People often ask me where I get ideas for my novels, and they also like to know the “behind-the-scenes” details of the actual writing. So periodically I share some of those details — especially the ones that I found personally enjoyable or that helped me grow as a writer. The writing of Quenton’s Honor taught me much about dedication and commitment to a project — the kind of commitment that refuses to throw in the towel because tracking down those miniscule details takes multiple phone conversations, some with foreign speaking individuals, and hours poring over dusty facts and figures and then double-checking to see if any of them have changed since I started the research. But it also taught me that even the drudgery work has its own rewards in the positive results of self-discipline.
Quenton’s Honor was actually my third novel, but it was the first of all my novels to be published, with the first printing coming out in 2008. It was marketed by its original publisher for several years, but now it is currently available on Amazon as well. The basic story had been hanging around in my mind and my heart for months before it took enough shape to send me to the keyboard to write the first words. Once I was started, however, there was no stopping. I had to do a considerable amount of research where Pakistan was concerned, and I had to keep reminding myself that I was dealing with a huge time difference between St. Louis Missouri, and Karachi, Pakistan. That time difference didn’t cause me nearly as much trouble, though, as the loss of 12 whole days when I decided — after finishing the novel — to substitute Chapter 3 for Chapter 1.
As often happens in writing a work this long, once it’s done, the author can look back and see new possibilities for the beginning chapter — scenes that will better help grab the reader and get him involved with the story immediately. I realized that Quenton’s Honor would be a better story if I took Chapter 3 and gave it to the readers first. It was a beautiful trade, and I was very happy with it, except for the fact that I had lost 12 days of action. Not to be thwarted, however, I managed to squeeze in a little flashback to grab those 12 days. Of course, I’ll admit it took me 3 days to figure out how to make it all work. But in the end, all was well.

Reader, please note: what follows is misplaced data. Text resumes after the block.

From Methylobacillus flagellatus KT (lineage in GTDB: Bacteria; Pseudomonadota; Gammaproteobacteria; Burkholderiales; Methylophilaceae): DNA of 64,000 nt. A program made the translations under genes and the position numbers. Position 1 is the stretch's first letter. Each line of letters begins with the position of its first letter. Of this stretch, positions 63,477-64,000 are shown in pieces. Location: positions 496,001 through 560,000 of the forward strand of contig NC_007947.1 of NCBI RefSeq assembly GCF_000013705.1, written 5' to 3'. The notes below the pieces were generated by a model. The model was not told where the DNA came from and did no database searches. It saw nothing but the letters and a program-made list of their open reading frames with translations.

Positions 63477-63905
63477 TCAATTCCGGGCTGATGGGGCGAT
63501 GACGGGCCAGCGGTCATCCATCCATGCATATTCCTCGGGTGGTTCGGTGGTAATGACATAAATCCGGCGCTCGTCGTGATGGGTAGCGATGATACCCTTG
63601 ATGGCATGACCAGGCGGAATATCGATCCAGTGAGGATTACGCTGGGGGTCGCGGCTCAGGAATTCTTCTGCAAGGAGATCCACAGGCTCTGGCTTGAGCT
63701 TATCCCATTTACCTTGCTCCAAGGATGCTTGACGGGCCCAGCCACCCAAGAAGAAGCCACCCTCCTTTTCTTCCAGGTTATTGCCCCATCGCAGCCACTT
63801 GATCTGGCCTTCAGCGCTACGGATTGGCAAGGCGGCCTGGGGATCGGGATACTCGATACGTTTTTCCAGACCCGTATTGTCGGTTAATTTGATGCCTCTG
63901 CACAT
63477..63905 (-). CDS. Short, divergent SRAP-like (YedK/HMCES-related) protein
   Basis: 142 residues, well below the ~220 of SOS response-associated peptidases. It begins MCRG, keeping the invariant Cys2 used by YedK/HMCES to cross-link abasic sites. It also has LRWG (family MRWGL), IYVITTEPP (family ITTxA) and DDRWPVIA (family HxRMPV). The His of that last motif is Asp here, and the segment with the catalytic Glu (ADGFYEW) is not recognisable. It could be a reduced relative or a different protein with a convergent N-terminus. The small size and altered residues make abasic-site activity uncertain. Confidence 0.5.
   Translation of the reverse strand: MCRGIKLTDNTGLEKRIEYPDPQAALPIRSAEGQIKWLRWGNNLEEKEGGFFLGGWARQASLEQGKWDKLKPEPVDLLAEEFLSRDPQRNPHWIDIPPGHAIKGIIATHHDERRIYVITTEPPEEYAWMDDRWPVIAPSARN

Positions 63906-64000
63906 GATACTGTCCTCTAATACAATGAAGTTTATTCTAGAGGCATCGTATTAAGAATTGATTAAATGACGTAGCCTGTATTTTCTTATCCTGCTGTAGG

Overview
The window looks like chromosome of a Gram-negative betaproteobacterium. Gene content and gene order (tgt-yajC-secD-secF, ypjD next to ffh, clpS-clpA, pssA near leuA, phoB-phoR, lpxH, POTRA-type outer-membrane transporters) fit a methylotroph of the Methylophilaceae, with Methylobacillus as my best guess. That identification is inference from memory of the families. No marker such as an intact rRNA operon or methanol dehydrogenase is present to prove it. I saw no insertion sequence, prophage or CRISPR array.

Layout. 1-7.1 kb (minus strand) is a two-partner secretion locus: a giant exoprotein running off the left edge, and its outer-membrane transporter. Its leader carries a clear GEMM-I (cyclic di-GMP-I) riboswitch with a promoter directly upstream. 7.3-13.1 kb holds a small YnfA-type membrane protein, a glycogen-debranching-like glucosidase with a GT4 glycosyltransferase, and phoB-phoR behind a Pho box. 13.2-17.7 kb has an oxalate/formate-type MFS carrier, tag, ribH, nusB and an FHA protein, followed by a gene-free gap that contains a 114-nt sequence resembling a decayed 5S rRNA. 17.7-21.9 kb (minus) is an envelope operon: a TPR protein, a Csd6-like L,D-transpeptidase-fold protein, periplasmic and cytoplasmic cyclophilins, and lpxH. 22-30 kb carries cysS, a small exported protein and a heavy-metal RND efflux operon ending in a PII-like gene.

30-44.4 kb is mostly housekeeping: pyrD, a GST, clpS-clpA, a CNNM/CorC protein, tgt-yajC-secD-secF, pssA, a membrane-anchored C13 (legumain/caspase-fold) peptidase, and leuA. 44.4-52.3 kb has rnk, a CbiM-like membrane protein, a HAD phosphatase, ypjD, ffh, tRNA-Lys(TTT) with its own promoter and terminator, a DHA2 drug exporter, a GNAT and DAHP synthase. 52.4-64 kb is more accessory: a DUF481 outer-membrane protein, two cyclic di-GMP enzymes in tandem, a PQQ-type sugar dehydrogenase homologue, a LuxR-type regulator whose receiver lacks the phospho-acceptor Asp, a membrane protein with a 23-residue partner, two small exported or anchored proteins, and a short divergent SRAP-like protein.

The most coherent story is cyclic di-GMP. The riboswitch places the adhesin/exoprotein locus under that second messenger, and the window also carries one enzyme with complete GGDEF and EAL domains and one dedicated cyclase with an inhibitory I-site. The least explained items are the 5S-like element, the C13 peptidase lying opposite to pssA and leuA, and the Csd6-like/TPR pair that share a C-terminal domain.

Another editing change came when I turned it over to a friend who reads all my novels critically. I like to have him read my works before anyone else, if possible, because he is very particular about the quality of books he reads and is eager and quick to speak up if a book is lacking in any area. When he read Quenton’s Honor, he loved the book overall and was genuinely touched by several parts, but he was not at all happy with one scene where Quenton’s life is about to be snuffed out by his terrorist guards, and the men sent to rescue him have not arrived. My friend insisted the scene needed more energy and physical action.
Now, this friend is a very shy, introverted, quiet-spoken person, and definitely not the physical confrontation type. However, when I asked him for his ideas about changes to that particular scene, he got up from his desk and began to act out all the parts of the physical confrontation for the scene. I sat and watched him with my mouth open. Here was an entirely different person from the one I’d known several years. He was so energized as he acted out all the parts that he made a believer out of me, and I went home and re-wrote that scene exactly the way he had acted it out. Of course, I acknowledged him gratefully in the front of the book.
Making those changes before publication seems to have been the right decision. The feedback from the book has been very positive — more positive, I think, than it would have been if I hadn’t gone beyond just writing a good story. The fact that I grabbled with the troublesome places until I got them “right” has made all the difference in my opinion. Any of the rest of you who read the book are welcome to let me know what you think as well. To say that writing Quenton’s Honor was an adventure is a bit of an understatement. I think the extent that I grew as an author during its creation makes it more of a major life event for me. I love that I was able to write the story and share it, and I love that I learned so much that helped me hone my craft more effectively for the sake of all the books that came afterwards.
If any of you readers would like to check out Quenton’s Honor for yourselves, you can find it here.